What Trump is Doing: Environment

Donald Trump has said that climate change is a Chinese hoax and argued for more fossil fuel production. It’s clear he will be a far different president on the environment than his predecessor. Here’s a number of troubling developments that are already in motion:

  • Donald Trump appointed Scott Pruitt as the leader of EPA. He’s the Attorney General of Oklahoma (a state known for fracking) who has sued the EPA multiple times. Pruitt wants fewer EPA restrictions, believes states should have the ability to create their own environmental standards and won’t acknowledge the magnitude of climate change. Hundreds of EPA employees who have never spoken out against government officials before are finding their voices to contact the White House and legislators in an effort to stop Pruitt’s confirmation as head of EPA. He is clearly not the man who should be in charge of creating and maintaining environmental standards.

  • Trump told employees of USDA and EPA not to speak in public about climate change and EPA had to take down their climate change page. He is requiring that all information about climate change must be vetted by the political staff before being released to the public.

  • Trump instructed a freeze on all EPA grants and contracts within a few hours of taking office, which could stall climate change research and environmental justice projects.

  • And in yet another move against the environment, Trump signed executive actions to continue construction on the Dakota Access and Keystone pipelines that Obama halted construction on. Not to mention, Trump has stock in the Dakota Access pipeline.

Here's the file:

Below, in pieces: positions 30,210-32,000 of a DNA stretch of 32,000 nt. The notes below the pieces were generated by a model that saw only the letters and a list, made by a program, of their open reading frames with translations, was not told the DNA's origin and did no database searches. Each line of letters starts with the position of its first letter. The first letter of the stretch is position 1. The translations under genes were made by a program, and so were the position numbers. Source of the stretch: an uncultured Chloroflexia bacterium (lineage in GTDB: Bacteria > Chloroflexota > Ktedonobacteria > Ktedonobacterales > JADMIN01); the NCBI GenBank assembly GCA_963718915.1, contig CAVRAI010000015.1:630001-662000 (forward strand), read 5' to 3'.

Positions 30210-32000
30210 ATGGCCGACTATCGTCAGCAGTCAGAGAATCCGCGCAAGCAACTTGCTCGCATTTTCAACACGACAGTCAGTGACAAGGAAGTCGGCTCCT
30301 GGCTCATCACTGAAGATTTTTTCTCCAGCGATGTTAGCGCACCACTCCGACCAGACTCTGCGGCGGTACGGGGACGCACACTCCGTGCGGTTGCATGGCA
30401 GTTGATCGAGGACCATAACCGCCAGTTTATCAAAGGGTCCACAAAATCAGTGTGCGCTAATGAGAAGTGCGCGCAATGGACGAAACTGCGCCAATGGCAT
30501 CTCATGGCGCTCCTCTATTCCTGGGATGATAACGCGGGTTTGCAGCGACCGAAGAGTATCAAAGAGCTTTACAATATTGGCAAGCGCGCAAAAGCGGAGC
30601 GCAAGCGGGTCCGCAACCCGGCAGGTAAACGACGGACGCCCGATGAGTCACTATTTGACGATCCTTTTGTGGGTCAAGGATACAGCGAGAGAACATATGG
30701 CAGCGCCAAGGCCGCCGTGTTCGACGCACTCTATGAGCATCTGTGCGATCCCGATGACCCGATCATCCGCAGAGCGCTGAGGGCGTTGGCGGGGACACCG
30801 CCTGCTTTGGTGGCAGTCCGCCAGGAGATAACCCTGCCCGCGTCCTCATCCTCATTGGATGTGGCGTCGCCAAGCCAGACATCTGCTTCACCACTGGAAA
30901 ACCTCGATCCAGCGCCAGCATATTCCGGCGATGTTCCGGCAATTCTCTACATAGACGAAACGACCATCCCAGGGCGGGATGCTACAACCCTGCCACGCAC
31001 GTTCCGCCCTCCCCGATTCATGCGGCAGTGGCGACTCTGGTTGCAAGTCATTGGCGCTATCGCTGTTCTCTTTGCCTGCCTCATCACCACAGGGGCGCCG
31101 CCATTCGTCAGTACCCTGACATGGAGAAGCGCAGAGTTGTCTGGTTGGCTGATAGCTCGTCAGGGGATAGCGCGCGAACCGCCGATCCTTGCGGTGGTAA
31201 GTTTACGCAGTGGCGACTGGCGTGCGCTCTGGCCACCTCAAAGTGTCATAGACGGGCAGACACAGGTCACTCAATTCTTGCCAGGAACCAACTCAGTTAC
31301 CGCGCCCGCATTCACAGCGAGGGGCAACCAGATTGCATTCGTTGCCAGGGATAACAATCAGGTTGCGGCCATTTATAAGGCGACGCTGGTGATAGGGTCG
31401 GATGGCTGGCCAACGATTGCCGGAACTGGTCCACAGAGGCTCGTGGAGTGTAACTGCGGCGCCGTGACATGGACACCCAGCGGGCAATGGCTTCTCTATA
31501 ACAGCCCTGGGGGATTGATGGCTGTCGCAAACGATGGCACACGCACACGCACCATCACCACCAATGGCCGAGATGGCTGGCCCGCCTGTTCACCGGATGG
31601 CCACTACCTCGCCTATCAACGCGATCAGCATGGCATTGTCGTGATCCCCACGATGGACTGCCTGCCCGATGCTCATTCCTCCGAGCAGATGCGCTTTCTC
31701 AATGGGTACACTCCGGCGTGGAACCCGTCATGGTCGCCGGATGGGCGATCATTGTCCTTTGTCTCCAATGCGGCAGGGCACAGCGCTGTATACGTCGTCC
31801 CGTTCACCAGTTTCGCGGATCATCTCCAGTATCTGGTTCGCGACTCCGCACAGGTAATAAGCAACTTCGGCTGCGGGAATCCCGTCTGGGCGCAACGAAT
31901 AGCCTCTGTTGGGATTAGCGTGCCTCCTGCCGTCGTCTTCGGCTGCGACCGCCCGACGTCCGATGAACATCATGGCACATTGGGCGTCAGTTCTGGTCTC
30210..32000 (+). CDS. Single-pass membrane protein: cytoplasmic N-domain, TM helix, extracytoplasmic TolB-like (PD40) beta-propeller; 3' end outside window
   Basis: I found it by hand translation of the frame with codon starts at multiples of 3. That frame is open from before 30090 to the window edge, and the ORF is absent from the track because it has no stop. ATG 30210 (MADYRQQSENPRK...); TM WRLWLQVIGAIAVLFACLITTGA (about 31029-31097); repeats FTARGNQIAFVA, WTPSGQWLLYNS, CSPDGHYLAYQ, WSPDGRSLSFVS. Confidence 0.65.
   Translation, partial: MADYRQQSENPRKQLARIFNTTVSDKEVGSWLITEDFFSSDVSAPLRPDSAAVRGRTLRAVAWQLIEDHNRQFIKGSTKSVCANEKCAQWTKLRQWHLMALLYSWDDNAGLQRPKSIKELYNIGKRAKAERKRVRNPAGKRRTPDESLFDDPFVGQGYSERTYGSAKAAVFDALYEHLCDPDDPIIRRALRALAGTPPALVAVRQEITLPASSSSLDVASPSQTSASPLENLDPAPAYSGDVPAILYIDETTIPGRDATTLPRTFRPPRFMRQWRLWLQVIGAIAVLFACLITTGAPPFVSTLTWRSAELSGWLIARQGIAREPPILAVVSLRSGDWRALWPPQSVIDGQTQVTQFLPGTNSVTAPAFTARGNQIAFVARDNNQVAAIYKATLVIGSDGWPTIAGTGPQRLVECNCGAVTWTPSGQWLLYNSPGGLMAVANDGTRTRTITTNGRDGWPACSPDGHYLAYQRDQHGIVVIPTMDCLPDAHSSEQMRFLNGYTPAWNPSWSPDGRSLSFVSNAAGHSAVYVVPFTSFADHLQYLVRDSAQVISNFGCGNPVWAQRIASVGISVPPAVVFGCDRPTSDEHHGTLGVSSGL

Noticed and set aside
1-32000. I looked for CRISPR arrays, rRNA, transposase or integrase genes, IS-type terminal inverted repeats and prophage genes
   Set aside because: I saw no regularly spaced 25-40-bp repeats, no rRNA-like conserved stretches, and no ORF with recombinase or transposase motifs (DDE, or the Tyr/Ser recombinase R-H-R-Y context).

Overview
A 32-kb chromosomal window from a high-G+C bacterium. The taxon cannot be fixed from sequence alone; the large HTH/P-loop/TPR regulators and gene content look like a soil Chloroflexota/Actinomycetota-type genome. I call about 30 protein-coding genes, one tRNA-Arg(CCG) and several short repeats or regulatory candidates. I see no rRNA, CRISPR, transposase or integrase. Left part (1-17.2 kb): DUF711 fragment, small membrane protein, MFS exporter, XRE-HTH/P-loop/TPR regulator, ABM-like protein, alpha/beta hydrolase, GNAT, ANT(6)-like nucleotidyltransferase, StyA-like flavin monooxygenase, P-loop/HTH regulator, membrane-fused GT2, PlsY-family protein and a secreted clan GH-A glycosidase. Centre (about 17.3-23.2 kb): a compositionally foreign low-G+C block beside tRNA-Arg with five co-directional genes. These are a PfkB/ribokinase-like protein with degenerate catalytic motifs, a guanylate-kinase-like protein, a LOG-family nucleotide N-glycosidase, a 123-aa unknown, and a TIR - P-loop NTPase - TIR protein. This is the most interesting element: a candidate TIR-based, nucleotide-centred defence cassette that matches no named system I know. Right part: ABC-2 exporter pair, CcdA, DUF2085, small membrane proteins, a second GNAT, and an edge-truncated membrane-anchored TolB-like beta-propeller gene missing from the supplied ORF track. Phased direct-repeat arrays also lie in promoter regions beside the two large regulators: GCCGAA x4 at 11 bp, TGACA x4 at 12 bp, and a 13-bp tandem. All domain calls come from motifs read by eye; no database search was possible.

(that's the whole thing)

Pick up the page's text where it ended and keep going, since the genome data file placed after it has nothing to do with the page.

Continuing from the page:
What's Happening in NC

Since the GOP takeover in 2010, environmental protection has taken a back seat. Politicians in Raleigh fast-tracked fracking, and even made it illegal to disclose what chemicals are being pumped into the ground. Politicians even banned state scientists from accurately calculating sea level rise, literally burying their heads in the sand on climate change.

North Carolina has also had a major issue around coal ash contamination, that was first highlighted during the 2014 Dan River coal ash spill. Hundreds of residents living near toxic coal ash waste ponds currently rely on bottled water, as their wells are contaminated with known carcinogens. Politicians have refused to make Duke Energy fully clean up the coal ash pits, and state lawmakers have so far allowed Duke to pass along any clean up costs to electricity ratepayers.

More than ever we need strong environmental leadership both locally and nationally. From coal ash to climate change, simply too much is at stake.